State Headliners: Middlesex Town Meeting allocates town funds to climate change lobby group

By Guy Page

Middlesex Town Meeting voters joined 15 other towns in approving a climate change referendum, and went even further: they allocated $250 of town money to support Mother Up!, a parents’ lobbying group affiliated with climate change organization 350VT.org.

Guy Page is affiliated with the Vermont Energy Partnership, the Vermont Alliance for Ethical Healthcare, and Physicians, Families & Friends for a Better Vermont.

350VT.org is affiliated with a national group, 350.org, which was co-founded by Middlebury writer and professor Bill McKibben. 350VT’s 2017 annual report describes a not-for-profit organization with a budget of more than $250,000, but does not say whether it is a 501(c)3 (can’t lobby) or a 501(c)4 (can lobby). Mother Up! provides support for 350VT activists during events and demonstrations, but also has actively lobbied. According to the 350VT website, Mother Up! held a lobbying day at the Vermont State House Feb. 15, speaking to elected officials in support of climate change legislation.

Other MU funding sources include the Natural Mattress Company in Shelburne and the New England Grassroots Environment Fund, according to its website.

The Middlesex vote stands out because Town Meetings typically don’t appropriate funds to lobby groups.  The Mother Up! allocation was grouped with 20 other small appropriations to community service organizations such as the Family Center of Washington County and Green-Up Vermont.  Perhaps such State House-minded spending is not unexpected from a Town Meeting that also elected a former state senator (Mary Just Skinner) to the selectboard and two current Montpelier lawyer/lobbyists (Sandra Levine and Theo Kennedy) to serve on the Planning Commission.

According to a March 6 VT Digger story by Ellie French, “The Town Meeting Day resolutions [on climate change] passed in Bradford, Castleton, Chester, Middlebury, Chittenden, Norwich, Shrewsbury, Tinmouth, Woodstock, Charlotte, Hinesburg, Jericho, Reading, Montgomery, and Middlesex. One other as yet unnamed town passed the resolution.”

Statehouse Headliners is intended primarily to educate, not advocate. It is e-mailed to an ever-growing list of interested Vermonters, public officials and media. Guy Page is affiliated with the Vermont Energy Partnership; the Vermont Alliance for Ethical Healthcare; and Physicians, Families and Friends for a Better Vermont.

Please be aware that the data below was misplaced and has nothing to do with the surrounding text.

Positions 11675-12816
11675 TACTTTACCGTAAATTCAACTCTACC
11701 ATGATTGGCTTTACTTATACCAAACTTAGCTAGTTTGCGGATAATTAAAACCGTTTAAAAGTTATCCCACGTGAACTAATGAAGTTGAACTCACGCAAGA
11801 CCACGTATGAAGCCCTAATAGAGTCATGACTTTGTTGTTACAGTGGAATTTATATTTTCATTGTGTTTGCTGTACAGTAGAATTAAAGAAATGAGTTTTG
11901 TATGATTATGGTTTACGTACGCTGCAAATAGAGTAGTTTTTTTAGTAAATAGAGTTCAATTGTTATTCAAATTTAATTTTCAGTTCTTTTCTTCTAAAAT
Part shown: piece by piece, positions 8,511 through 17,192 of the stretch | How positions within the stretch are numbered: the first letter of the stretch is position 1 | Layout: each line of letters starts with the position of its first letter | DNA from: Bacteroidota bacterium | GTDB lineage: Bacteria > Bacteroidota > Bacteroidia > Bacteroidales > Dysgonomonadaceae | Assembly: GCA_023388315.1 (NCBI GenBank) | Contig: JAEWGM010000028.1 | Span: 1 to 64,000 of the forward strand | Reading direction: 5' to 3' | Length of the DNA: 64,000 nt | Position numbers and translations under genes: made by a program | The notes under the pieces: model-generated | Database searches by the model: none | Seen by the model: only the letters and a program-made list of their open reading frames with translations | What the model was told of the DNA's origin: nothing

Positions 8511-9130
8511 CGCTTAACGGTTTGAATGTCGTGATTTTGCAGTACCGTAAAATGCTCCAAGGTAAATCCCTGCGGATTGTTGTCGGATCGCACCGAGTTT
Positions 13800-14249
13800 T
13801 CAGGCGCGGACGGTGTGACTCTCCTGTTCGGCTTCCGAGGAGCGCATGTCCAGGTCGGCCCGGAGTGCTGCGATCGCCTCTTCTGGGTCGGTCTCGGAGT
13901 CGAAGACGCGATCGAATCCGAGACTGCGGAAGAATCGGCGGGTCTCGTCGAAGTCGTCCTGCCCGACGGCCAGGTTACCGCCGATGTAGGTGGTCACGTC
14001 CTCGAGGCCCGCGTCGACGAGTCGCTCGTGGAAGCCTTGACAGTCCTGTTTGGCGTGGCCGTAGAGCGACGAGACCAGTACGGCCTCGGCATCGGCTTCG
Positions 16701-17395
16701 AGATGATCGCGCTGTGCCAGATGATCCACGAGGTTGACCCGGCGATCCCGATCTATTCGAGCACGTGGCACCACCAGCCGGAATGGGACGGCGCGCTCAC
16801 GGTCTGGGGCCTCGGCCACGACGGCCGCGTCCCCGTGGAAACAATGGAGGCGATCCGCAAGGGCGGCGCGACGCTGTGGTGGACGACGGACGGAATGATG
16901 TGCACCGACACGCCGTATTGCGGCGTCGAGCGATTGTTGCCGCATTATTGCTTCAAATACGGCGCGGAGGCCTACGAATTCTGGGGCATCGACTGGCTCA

Image courtesy of Wikimedia Commons/Magicpiano
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One thought on “State Headliners: Middlesex Town Meeting allocates town funds to climate change lobby group

  1. Our town of Waitsfield and I know many other towns all give money to non-profits.

    If I don’t pay my tax bill they can sell my house for delinquent taxes, how can they force people to support charities?

    We’ve gotten so far away from what town meeting are supposed to be about. We have fewer things we can vote on as everything is quickly becoming state run.

    We also subsidize rent for UVM medical. How can this be right? I’m not saying they aren’t good charities, etc. but it’s my town tax bill. I spoke with Jim Condos about this in the capital and he said, “Well the town voted for it.”..But doesn’t this go back to our constitution and what our government is supposed to be doing and NOT doing?

    How can it be constitutional that my property taxes go to non-governmental agencies? Agencies that aren’t even located in our town. It seems like taxes are going for too many things that aren’t needed and can’t be justified, yet everyone throws up their arms saying “There’s no place we can possibly cut!” Sometimes I feel like I’m in the twilight zone.

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